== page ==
Friday, June 17, 2011

Slow Burn Winter Tour part 1: And I haven't even left Auckland yet

For the duration of the NZ album release tour, I'm doing a sort of a tour blog for New Zealand Musician over on their site here - here's the first post from that series:

There's probably a lot of reasons why you might go on tour if you're a musician.  Undoubtedly some people do it for fun, and I'm sure there are people who find the money attractive.  There are all sorts of promotional benefits and so on also, but the main reason I go on tour is so that I have stuff to write about on my blog.  I'm not sure what it is about touring, but for some reason things just seem to happen more when you're charging around different parts of the world trying to play shows. Maybe it's the momentum; when things happen on tour they happen harder because you're moving faster than you normally would.  They also usually turn out to be funnier, these things that happen, I suppose because most things are funny with hindsight and when you're touring you move around a lot, so everything is hindsight.

I haven't left Auckland yet - that's going to happen at an ungodly hour tomorrow morning, by bus, of which no doubt more later - but already things are happening on this tour.  I should make it clear here that when I say 'happening' I tend to mean 'going wrong,' often with reportable consequences.  The main thing that's happened so far - and obviously, given that the tour hasn't properly started yet, it's early days - is that when I sent an email to the crew at the Wunderbar after this last round of aftershocks to say 'hope you guys are all sweet and stuff and also are you still, you know, open?' Debs replied pretty smartly saying essentially no, they aren't still open, because these plate tectonics just won't quit and this last hit has knocked them back into February.  I cannot imagine what that must feel like for them.

The Wunderbar is hands down my favourite venue in the South Island. I was pretty excited when they re-opened after the last quake, I knew it was a big deal for Lyttelton to have iconic venues popping back up.  I was even more excited when I found out that they had a free Saturday right when the Slow Burn Winter Tour featuring Rosy Tin Teacaddy and Bond Street Bridge Bringing Their New Albums To Life For The People Of New Zealand was planning to be in the neighbourhood, so of course I booked a show there. With the Wunderbar now closed for the duration, we now find ourselves casting around for a new venue.  This is ten days out from the show, in a town where most places have already shut up shop.

I've found over the past few years that if I ever have any kind of Christchurch-related touring problem, I adopt one and only one problem-solving strategy.  I continue to resort to this strategy because it is very simple, and it works every time.  The strategy is this:  When something goes wrong, get in touch with The Eastern, tell them your problem, and they will solve it.  Have you accidentally double-booked yourself with The Feelers in the front bar of some horrendous meat-market downtown?  Call the Eastern, tell them your problem, and they will take you down the road to the Media Club where there is an audience of nice people who actually want to hear music.  Have you written off your car at the Sockburn roundabout, seven hours out from a show in Oamaru that is looking less and less likely to happen now as you sit on the side of the road nursing whiplash and surrounded by cracked guitar cases?  Call the Eastern, and they will arrive at the roadside, wait with you for the towtruck, then lend you their van for the rest of your tour.  Has the venue you were going to play at been stickered off the road?  You know what to do.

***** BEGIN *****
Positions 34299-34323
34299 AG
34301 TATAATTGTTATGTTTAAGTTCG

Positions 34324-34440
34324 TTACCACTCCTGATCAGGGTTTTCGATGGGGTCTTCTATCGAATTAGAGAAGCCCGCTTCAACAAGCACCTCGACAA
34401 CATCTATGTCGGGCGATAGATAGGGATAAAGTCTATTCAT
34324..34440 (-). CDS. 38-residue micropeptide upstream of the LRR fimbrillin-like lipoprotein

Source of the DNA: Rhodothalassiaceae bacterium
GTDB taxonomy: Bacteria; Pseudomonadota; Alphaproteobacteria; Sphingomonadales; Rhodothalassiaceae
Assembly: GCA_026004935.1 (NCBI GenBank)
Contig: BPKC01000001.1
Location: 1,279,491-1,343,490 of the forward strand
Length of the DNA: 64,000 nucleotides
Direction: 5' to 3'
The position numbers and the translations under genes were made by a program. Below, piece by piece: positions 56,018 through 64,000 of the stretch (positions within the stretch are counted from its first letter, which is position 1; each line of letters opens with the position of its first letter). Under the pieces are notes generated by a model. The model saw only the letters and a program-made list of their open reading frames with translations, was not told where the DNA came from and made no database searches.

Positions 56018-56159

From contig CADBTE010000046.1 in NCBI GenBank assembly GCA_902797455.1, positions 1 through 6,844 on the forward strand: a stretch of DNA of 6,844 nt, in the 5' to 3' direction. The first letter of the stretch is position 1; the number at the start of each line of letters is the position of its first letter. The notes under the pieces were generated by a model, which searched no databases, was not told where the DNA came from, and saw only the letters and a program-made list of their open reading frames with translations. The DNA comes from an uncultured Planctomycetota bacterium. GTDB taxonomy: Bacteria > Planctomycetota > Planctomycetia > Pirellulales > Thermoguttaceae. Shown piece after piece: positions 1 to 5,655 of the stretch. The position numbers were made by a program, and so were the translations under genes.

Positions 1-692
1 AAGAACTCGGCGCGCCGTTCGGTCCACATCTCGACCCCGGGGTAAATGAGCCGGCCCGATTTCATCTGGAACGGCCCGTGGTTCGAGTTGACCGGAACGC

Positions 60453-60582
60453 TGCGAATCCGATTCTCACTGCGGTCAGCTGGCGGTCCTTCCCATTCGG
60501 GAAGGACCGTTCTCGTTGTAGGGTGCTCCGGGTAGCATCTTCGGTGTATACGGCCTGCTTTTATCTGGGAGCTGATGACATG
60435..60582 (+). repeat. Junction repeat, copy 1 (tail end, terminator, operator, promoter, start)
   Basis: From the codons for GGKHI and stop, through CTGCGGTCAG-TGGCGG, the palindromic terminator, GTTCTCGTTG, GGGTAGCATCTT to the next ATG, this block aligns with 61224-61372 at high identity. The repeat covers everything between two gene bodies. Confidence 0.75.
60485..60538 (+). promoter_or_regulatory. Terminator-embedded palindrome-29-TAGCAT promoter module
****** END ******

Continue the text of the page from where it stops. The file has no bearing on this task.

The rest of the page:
So at press time,  Adam McGrath is stomping around Lyttelton trying to find a venue for the show next weekend, and I must say I like his chances.  I'm pretty confident that if a venue is to be found in that town, he's the guy to find it, and a fine venue it will be as well.  For now, though, we have a bit of anticipation and tension happening, which I think is healthy.

Once I heard from Adam that he was on the case, I started to relax a bit.  Then my phone beeped, and it turned out that Mr Nigel Wright, who is supposed to be adding his layers of sonic wizardry to the Bond Street shows in Wellington this weekend, is in line to get his flight down there pretty severely delayed or even canceled by this apocalyptic airplane-eating ash cloud we seem to be having on top of everything else.  It may even turn out that he can't play one of the shows, which is very sad because he makes everything sound awesome and St Peter's Hall at Paekakariki would have worked a treat.  I'm not too worried though - I called Adam again and he's having a word to the volcano, so it should all be sweet.

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